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Flashcards in 05-06 Brain Infections Deck (15):
1

Four cardinal manifestations of brain inflammation

  1. fever
  2. headache
  3. altered mental status
  4. focal neuro signs

2

Where does meningitis occur anatomically?

Inflammation of the membranes of the brain or spinal cord; infection involving the subarachnoid and Virchow-Robin spaces over the surface of the brain

3

Where does encephalitis occur anatomically?

Brain parenchyma

4

Where does myelitis occur anatomically?

Inflammation of the spinal cord

5

Define encephalopathy

Disorders/diseases of the brain that include non-infectious causes

6

Review: in what space is the CSF located?

CSF is in the sub-arachnoid space

7

Give example 1) cause(s) and 2) Major distinguishing sx at presentation for:

  • Meningitis: Acute
  • Meningitis: Subacute or chronic
  • Encephalitis: Acute a) Hematogenous
  • Encephalitis: Acute b) Neuronal
  • Encephalitis: Chronic
  • “Space-occupying lesions”
  • Toxin-mediated syndromes

A image thumb
8

What are the encephalitis viruses we worry most about?

Most concerning viral encephalidites:

  • Arboviruses: 1-50% cases are fatal
  • Herpes simplex viruses: > 70% untreated cases are fatal; 6-11% of treated cases are fatal.
  • Rabies: >99% cases are fatal without early post-exposure prophylaxis.

9

Clinical features of encephalitis

Acute febrile illness with h/a, AMS, focal neuro signs +/-:

  • a.Change in level of consciousness, disorientation, behavior change
  • b.Problems with speech
  • c.Seizures
  • d.Motor weakness
  • e.Hyper-reflexia and extensor plantar responses
  • f.Abnormal movements or tremor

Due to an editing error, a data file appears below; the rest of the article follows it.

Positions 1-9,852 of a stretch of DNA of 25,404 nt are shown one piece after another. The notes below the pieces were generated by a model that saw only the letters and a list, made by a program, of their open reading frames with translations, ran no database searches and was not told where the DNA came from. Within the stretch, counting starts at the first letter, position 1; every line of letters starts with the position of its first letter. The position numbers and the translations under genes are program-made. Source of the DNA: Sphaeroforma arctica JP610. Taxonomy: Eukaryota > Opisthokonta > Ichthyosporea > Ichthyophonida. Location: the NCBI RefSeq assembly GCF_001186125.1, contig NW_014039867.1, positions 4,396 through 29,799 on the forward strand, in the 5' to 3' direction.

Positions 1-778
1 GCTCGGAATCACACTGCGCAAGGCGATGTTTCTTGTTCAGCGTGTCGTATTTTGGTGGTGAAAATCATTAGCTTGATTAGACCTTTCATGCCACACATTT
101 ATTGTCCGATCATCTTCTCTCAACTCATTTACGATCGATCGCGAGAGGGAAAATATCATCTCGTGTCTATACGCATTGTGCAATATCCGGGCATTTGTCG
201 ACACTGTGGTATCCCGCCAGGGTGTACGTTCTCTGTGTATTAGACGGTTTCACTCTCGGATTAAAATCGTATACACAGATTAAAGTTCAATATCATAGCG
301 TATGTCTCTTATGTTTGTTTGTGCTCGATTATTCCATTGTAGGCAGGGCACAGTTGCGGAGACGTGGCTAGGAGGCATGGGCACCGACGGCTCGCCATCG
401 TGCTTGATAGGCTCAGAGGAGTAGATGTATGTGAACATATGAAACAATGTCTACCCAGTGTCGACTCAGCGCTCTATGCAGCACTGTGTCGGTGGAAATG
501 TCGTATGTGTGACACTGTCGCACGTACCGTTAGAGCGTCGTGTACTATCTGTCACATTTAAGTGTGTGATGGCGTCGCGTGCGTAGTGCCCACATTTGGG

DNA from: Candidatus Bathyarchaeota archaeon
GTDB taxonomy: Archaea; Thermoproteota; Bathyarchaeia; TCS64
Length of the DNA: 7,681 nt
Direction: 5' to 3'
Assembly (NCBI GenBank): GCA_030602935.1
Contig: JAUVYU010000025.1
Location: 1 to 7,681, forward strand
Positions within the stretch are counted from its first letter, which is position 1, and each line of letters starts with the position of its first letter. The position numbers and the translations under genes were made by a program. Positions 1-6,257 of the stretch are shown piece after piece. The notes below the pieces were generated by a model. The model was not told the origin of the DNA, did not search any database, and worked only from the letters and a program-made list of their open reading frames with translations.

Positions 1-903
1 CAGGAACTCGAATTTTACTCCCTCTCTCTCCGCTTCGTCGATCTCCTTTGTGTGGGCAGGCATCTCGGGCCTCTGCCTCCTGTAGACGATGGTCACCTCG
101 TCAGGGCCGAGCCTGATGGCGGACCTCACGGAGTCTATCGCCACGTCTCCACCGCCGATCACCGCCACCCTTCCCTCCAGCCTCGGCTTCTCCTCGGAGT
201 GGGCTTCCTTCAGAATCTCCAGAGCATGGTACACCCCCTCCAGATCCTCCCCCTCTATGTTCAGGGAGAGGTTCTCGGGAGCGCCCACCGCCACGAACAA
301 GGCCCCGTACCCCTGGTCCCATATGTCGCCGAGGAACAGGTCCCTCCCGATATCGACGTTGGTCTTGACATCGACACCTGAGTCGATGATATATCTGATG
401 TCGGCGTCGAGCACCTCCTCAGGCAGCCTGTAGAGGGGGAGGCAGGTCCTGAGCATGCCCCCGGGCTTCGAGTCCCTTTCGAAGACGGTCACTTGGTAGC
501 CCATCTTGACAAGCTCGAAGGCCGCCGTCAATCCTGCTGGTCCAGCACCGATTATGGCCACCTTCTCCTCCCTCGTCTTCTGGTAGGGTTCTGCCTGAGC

• g.Pituitary involvement: hypothermia, poikilothermy, diabetes insipidus, SIADH
  • h.Spinal cord involvement (myelitis): Flaccid paralysis, loss DTR’s, bladder and bowel dysfunction
  • i.Raised ICP (?papilledema)

10

Pathophysiology of Viral Encephalitis

  1. True encephalitis: Direct tissue destruction, vascular damage, and edema
    • a. Hematog.: e.g. Arboviruses (e.g. EEE, WEE, WNV StLE Cali-E)
    • b. Neuronal transmission: e.g. HSV, Rabies
  2. Post-infx encephalomyelitis: Autoimm demyelination

11

Host and vector for North American arboviruses?

North American arboviruses have an enzoonotic life cycle between the host (birds) and the vector (mosquitoes). Hu- mans and horses are accidental hosts.

12

West Nile

  • Presentation
  • Diagnosis
  • Treatment
  • Prevention

Presentation

  • Ill 3-14 days after infected mosquito bite
  • West Nile fever (most viremic patients): Fatigue, fever, headache, muscle weakness; rash (50%)
  • Neuroinvasive disease (rare):
    • Encephalitis – (most common neuroinvasive form)
    • Meningitis
    • Flaccid paralysis
    • Other

Diagnosis

  • Serology; PCR in blood banking
  • CSF: Lymphocytic pleocytosis/↑ prot; CSF Abs
  • Imaging: Often normal
  • EEG: Generalized slowing (frontal or temporal)

Treatment—supportive

Prevention—mosquito control/insect repellants

 

13

HSV Encephalitis

  • Presentation
  • Routes of Infection
  • Where does HSV-1 cause dz? HSV-2?
  • Diagnosis
  • Treatment

Presentation